Fiske: “the morality of Market Pricing is represented in the libertarian ideology of absolute freedom of rational choice, together with the sanctity of voluntarily negotiated contracts or promises”. This is the tapestry that she is referring to. The existence of a venerated social structure in her psychology leads her to down play or attack and another social structure which she does not venerate. That is a defining feature of social relations in Fiske’s theory – venerate or demonise and this will shape your political perspective.
We can have a picture of her emphasis on Fiske social relations compared say to David Cameron
It is not that she has no CS sensibility but rather that she was weak on CS and extremely strong on MP, the one displaced the other. Another example of her using the “morality” of MP to trump that of CS is her famous reflection in her speech to the assembled (and dumbfounded) Church of Scotland that
She meant that he had got money through an effort probably comprised of “of voluntarily negotiated contracts”. This was the pre-condition of his charity, and wealth so acquired is an act morally equal to charity.
(Note that nearly all existing religions evolved culturally in a time when society was dominated by strong CS and AR and weak EM and MP. So they all tend to esteem the virtuous side of CS and AR, and are broadly confused or indifferent to EM and MP social relations).
Weak EM? She did win three landslide election victories but she was hostile to democratic aspirations from Scotland and Wales, and it took her a long time to agree to a Northern Ireland Assembly and allow the possibility of elections there as part of the solution. She abolished the democratically elected government of London in a probably unconstitutional fashion. Perhaps the weak EM sensibility was because of the way in which the extra-strong MP foundation tended to eclipse everything.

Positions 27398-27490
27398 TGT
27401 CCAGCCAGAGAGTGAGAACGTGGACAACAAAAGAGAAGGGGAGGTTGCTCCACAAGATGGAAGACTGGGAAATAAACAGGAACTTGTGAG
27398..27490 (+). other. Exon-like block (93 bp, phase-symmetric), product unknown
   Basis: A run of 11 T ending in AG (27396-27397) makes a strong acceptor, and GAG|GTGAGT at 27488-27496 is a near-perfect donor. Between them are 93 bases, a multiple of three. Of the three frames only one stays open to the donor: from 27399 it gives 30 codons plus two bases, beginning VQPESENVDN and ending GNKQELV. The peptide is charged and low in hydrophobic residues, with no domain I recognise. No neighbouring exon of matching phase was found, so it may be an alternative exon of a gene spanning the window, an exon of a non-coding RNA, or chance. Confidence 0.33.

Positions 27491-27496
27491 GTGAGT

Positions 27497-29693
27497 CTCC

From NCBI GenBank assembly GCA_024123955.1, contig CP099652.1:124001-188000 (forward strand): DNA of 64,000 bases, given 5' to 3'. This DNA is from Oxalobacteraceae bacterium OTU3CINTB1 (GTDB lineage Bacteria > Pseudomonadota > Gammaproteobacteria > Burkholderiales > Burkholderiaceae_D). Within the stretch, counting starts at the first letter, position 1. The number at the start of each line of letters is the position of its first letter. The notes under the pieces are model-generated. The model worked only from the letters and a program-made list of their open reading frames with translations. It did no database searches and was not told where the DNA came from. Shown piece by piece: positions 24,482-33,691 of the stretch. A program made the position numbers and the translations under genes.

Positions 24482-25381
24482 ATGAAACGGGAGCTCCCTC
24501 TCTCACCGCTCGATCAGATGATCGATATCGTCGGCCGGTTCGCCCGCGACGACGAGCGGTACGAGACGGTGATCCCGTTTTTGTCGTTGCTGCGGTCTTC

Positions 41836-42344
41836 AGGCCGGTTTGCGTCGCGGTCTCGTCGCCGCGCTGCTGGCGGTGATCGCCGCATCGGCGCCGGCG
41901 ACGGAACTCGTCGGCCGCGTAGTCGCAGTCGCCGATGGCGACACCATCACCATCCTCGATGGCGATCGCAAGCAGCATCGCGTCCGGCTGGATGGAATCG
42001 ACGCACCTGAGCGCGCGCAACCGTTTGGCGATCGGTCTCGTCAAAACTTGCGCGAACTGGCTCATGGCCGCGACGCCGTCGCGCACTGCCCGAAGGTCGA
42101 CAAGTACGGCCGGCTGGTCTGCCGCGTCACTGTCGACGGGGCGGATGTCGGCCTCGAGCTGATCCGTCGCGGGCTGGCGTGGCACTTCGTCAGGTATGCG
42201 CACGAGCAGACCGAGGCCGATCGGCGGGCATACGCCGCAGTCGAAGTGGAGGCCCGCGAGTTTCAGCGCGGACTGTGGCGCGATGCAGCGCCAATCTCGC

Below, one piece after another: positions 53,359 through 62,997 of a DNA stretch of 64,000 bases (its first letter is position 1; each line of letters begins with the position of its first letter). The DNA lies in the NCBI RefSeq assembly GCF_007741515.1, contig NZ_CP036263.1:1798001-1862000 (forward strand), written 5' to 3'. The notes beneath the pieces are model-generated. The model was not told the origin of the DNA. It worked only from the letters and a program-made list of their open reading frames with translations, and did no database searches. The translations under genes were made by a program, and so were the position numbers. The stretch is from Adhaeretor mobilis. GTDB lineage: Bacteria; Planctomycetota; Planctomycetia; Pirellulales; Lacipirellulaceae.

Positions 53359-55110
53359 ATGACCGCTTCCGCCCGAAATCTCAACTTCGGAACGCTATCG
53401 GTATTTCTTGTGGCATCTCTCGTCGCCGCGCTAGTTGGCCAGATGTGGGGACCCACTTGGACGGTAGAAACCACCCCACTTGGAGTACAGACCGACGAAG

Some People are only Out for Self
“I have a profound belief, a fervent faith – in the virtues of self-reliance and personal independence” 1975
Her opponents and enemies delighted in her denunciation of the backbench MPS who brought her down as acting selfishly “some people are only out for self.” Was that not exactly what she had been trying to achieve her whole political career? To acknowledge the basic selfishness and better align societal structures to this reality? Why then be outraged when the dynamic of the arrant pursuit of self-interest on the part of her own MPs resulted in the destruction of her political career?
Thatcher was surprised by the association of her legacy with selfish individualism, explicable in her terms by the moralizing of contract relations within the MP framework. Fiske agrees that there is nothing inherently selfish about MP but none of these social structures are unalloyed virtues, they contain and are good and bad, those who moralise, valourise or venerate a particular social structure are in danger of being blinded to it’s downside which in the case of MP includes slavery, ruthless exploitation and the milder end of its dark side has as Fiske acknowledges, avarice. This danger in MP can be offset by strong applications of CS, EM and AR but she was markedly weak on these and that was the danger.
MP – The Contract
This post is not addressing the 1000 people she pushed into poverty every day of her Premiership as a indifference on in her part to the harm/care and fairness Haitdain foundations and combined with some ordinary incompetence and outright callousness. There are however, two aspects of her legacy which endure positively, firstly the UK would be a society in which capitalism, markets and private initiative would be more important than the actions of the state in creating wealth. Secondly and more interesting in the psychological sense is the effect of such a ferocious emphasis on MP social relations and the need to examine all the existing contracts.